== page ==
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Invidious Discrimination

State of the Union: Strict scrutiny for me, but not for thee.

SCOTUS Affirmative Action
(Bill Clark/CQ-Roll Call, Inc via Getty Images)

Chicago law professor Sonja Starr argued this morning that the Supreme Court's striking down Harvard and UNC's affirmative action policies could threaten the legality of other race-conscious policies in education and government. She added that the logic of the Court's decision could even imperil the legal use of race-neutral means (e.g., geographic quotas in college admissions) to effect race-conscious ends.

As Starr points out, when the government's, or in some cases a private institution's, actions would limit a person or group's constitutional rights, or discriminate on the basis of a "suspect classification," the Supreme Court and lower courts bound by its precedents apply "strict scrutiny" to the proposed actions. She notes that, historically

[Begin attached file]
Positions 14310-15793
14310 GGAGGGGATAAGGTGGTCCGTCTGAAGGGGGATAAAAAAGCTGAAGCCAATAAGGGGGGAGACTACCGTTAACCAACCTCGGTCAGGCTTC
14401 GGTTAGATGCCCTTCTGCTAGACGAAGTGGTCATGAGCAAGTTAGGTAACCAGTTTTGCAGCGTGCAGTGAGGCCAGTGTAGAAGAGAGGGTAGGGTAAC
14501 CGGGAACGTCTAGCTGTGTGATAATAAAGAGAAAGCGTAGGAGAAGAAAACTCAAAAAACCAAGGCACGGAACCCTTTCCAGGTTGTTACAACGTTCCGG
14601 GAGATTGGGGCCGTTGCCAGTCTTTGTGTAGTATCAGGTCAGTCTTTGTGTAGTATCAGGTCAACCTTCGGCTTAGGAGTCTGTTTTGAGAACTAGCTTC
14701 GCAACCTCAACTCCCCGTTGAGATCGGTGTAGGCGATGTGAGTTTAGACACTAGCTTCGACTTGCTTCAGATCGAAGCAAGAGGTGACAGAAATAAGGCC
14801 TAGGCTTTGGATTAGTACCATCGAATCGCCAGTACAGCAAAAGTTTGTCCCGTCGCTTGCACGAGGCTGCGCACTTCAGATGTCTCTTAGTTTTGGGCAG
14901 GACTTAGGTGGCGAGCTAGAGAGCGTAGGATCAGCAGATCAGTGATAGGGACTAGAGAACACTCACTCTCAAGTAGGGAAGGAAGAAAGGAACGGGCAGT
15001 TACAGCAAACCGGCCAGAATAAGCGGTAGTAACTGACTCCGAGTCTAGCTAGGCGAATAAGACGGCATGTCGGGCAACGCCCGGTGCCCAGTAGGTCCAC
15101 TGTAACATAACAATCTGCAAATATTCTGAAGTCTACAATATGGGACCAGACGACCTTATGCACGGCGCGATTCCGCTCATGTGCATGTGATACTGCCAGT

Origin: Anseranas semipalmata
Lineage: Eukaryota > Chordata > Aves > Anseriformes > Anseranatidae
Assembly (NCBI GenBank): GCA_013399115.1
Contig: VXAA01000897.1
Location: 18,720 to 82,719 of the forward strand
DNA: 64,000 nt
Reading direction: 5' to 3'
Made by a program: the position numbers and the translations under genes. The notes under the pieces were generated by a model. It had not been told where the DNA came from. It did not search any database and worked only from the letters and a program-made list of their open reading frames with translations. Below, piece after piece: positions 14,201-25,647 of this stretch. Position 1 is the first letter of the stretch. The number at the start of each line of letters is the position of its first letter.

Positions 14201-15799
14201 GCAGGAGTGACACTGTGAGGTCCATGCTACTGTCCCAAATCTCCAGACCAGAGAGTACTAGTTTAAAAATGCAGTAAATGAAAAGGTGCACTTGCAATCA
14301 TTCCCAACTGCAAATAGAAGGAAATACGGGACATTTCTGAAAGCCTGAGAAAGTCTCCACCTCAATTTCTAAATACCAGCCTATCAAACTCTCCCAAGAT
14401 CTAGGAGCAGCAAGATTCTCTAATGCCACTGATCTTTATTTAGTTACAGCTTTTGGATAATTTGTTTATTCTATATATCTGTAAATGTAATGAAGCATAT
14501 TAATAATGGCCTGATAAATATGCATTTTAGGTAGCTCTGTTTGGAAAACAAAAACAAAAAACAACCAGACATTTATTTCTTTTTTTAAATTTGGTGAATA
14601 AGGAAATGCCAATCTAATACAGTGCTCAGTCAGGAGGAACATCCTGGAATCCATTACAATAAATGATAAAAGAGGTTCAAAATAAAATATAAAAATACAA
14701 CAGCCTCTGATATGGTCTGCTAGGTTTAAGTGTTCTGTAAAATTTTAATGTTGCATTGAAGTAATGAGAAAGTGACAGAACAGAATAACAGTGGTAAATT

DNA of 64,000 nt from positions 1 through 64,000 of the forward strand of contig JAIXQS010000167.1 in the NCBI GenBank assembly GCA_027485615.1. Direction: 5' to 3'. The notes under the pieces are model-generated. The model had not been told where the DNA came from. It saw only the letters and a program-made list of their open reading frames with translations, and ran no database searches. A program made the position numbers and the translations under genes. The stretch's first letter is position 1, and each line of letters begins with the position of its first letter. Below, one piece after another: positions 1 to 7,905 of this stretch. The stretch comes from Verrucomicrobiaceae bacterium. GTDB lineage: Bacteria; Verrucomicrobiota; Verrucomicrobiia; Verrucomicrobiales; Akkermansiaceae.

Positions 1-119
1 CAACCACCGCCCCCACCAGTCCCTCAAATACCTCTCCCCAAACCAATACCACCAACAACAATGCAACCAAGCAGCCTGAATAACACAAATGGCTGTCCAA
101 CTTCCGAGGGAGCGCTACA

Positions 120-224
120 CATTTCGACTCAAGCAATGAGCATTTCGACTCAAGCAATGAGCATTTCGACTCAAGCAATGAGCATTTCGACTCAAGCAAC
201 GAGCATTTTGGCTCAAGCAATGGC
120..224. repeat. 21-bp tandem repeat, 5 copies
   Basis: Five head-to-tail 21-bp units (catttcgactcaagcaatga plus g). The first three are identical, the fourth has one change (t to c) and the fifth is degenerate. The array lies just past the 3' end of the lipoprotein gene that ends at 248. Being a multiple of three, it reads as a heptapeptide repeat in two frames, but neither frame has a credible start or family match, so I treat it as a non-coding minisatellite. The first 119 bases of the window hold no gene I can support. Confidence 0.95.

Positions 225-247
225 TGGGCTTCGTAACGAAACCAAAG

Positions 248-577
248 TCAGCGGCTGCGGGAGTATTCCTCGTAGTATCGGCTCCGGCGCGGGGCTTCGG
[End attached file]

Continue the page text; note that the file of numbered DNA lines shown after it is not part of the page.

when a policy’s language and implementation are race-neutral but its goals are race-conscious, courts apply strict scrutiny only when those goals are invidious — promoting racial disparity rather than fighting it.

But surely fighting racial disparity does not, or in any event should not, give an institution or the government the right to discriminate on the basis of race. In the case of affirmative action and policies like it—Starr describes a series of Fairfax County School Board policies intended, by facially race-neutral means, to increase Thomas Jefferson High School's proportion of black and Hispanic students—"fighting" racial disparities necessarily involves discrimination against qualified white and Asian students who are rejected for no reason but their race. The fact that Starr and previous majorities on the Supreme Court have not considered such discrimination to be invidious doesn't make it any less so.


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